Finlandia holds job fair for employees, soon-to-be grads

Garrett Neese/Daily Mining Gazette Kate Marin, a part-time adjunct instructor at Finlandia University, talks with Jaclyn Vandiver of UP Health System - Portage at an employment fair Finlandia held for employees and graduating seniors Tuesday.

HANCOCK — A day after holding a fair for students to find their next step, Finlandia University did the same for employees and graduating seniors.

Thirty companies came to Tuesday’s employment fair. Most were from the Copper Country, though the event also included colleges from Wisconsin and Iowa.

Finlandia wanted to do something for employees who will be without a job when the university ends operations this summer, said Sherry Kunnari, a human resources employee at Finlandia and one of the fair’s organizers. On short notice, dozens of companies got on board.

“We have a caring community, and outside of that community, the other colleges and universities have a pretty strong understanding of what our students and faculty and staff are going through, and even individually have reached out to me in the HR department: ‘We’re here to help, is there anything we can do?'” Kunnari said. “And they need people.”

Kailee Laplander, executive assistant to the president, said she’d seen more than one company she thought could be a good landing place. For now, she said, she’s keeping her options open.

“It’s wonderful that they would prioritize their faculty and staff and recognize that this is a tough time for everybody, make sure we all have a palace to land on our feet,” she said.

Kate Marin, a part-time adjunct instructor at the university, specializes in math and computer science. She’d seen two potential opportunities online before coming to the fair: one at Gogebic Community College, one at Lifepoint.

She also appreciated Tuesday’s event.

“I think it’s good for the teaching staff and faculty to feel like they’re taking an interest in how we’re going to move on from here,” she said. “It’s a bit of a show of support for the faculty.”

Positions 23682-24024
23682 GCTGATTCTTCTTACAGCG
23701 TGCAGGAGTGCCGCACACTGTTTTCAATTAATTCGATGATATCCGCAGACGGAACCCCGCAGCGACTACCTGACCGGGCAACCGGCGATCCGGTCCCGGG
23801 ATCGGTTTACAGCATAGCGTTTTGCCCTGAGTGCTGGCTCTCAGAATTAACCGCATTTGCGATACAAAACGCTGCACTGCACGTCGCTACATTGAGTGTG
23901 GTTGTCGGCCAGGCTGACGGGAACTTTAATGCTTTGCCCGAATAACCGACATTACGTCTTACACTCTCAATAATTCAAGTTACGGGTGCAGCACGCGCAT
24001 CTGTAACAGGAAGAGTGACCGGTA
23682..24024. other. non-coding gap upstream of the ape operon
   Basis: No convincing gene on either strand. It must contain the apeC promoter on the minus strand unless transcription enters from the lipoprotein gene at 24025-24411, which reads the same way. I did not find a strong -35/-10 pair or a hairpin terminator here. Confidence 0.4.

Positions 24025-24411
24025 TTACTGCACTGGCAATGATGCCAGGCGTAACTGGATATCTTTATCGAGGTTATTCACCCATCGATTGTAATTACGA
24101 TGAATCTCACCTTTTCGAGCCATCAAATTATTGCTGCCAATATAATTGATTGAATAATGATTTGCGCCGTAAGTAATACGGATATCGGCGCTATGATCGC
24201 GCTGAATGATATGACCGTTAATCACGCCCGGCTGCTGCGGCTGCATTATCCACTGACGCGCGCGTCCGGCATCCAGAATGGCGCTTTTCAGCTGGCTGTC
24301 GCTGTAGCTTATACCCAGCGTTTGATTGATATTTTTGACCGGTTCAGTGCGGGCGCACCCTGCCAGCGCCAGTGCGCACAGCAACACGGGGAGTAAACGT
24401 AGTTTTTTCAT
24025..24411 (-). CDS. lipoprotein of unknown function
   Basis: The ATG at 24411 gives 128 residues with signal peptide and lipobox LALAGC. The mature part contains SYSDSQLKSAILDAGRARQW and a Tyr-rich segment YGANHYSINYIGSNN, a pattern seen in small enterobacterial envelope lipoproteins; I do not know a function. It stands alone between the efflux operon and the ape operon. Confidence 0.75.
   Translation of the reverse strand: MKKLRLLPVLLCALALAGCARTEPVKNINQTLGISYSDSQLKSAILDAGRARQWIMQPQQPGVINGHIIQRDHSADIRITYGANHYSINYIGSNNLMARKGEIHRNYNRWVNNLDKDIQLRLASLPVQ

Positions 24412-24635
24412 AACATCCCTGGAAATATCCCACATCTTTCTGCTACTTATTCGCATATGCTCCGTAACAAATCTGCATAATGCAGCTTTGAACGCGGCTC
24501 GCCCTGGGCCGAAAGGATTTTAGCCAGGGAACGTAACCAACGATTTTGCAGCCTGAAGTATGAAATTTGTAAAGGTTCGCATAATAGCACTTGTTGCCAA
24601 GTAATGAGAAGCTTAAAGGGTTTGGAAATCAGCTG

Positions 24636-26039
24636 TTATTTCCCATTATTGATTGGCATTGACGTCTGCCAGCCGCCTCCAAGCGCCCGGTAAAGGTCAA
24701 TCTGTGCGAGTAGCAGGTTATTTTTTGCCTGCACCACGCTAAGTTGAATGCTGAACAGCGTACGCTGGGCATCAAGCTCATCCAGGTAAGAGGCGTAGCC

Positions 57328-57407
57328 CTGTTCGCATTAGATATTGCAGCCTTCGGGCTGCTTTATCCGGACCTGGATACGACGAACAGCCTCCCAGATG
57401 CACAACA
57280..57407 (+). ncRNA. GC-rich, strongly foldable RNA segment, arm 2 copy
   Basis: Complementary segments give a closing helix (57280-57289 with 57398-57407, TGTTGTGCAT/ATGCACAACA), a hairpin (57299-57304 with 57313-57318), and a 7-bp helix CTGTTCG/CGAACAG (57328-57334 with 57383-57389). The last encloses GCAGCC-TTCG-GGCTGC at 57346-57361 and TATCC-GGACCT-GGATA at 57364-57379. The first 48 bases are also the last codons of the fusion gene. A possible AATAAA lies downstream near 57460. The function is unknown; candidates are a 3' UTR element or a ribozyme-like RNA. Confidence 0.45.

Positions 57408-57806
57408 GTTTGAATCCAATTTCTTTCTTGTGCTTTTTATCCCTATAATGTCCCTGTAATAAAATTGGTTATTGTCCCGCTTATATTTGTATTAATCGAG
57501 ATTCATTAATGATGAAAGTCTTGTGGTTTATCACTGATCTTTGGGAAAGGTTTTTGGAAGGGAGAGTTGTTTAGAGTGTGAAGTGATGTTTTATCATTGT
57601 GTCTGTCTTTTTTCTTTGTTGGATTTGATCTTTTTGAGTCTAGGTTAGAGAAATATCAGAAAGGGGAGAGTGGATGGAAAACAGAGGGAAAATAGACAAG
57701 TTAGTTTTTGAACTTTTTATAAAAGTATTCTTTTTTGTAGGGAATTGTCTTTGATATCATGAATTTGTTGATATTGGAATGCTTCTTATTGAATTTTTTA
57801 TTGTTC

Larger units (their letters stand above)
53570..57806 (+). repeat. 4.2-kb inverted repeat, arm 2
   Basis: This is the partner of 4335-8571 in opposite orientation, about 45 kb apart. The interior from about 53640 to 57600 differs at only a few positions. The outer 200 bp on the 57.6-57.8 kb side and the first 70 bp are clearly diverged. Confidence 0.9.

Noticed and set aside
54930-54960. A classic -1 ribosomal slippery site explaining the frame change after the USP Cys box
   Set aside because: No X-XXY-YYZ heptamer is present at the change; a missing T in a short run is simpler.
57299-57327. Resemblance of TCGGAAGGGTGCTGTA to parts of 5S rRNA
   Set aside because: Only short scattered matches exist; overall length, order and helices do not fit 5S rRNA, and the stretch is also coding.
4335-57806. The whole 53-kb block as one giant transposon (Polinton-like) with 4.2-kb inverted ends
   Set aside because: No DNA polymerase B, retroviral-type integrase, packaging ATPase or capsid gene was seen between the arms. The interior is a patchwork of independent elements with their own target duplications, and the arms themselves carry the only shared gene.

Gogebic was offering a couple of instructor positions and non-affiliated salaried positions, including instructors for criminal justice and cosmetology, said Gogebic’s human resources director Debbie Janczak.

“We thought we’d come here and maybe have some talks with people and see how we can help fill their needs or get them where they need to be,” she said.

About an hour into the six-hour fair, she’d gotten some resumes and talked to several people who were interested.

UP Health – Portage was also offering positions, ranging from entry-level positions such as housekeeping to administrative roles such as clinical administrative coordinator. Several people had stopped by in the early going, said human resources generalist Jaclyn Vandiver.

Outside of Tuesday’s fair, Finlandia’s website also lists additional organizations and their job openings, said Teresa Hill, director of human resources for Finlandia and a co-organizer of the fair. People can also go to Michigan Works for help with resumes, she said.

Tuesday, Michigan Works representatives were directing people to Michigan Talent Connect, the online job listings they use, as well as a report from last Thursday showing the open jobs throughout the Upper Peninsula.

Business service specialist Ailee Graff said Michigan Works staff can also assist with tasks such as resume building or finding training opportunities.

“We’re trying to let them know we’re here to help in any way we can to connect them to a new job,” she said.

Kunnari had been seeing many employees walk out with information, she said.

The human resources department had provided information ahead of time to help students, staff and faculty prepare, she said. They’d taken it in, and vendors who talked to her today had taken notice, she said.

An employee leaving the fair told Kunnari how things had gone for her: six applications across several fields.

“Awesome,” Kunnari said. “That’s what I’m saying: It may not be your exact field, but there’s something out there.”


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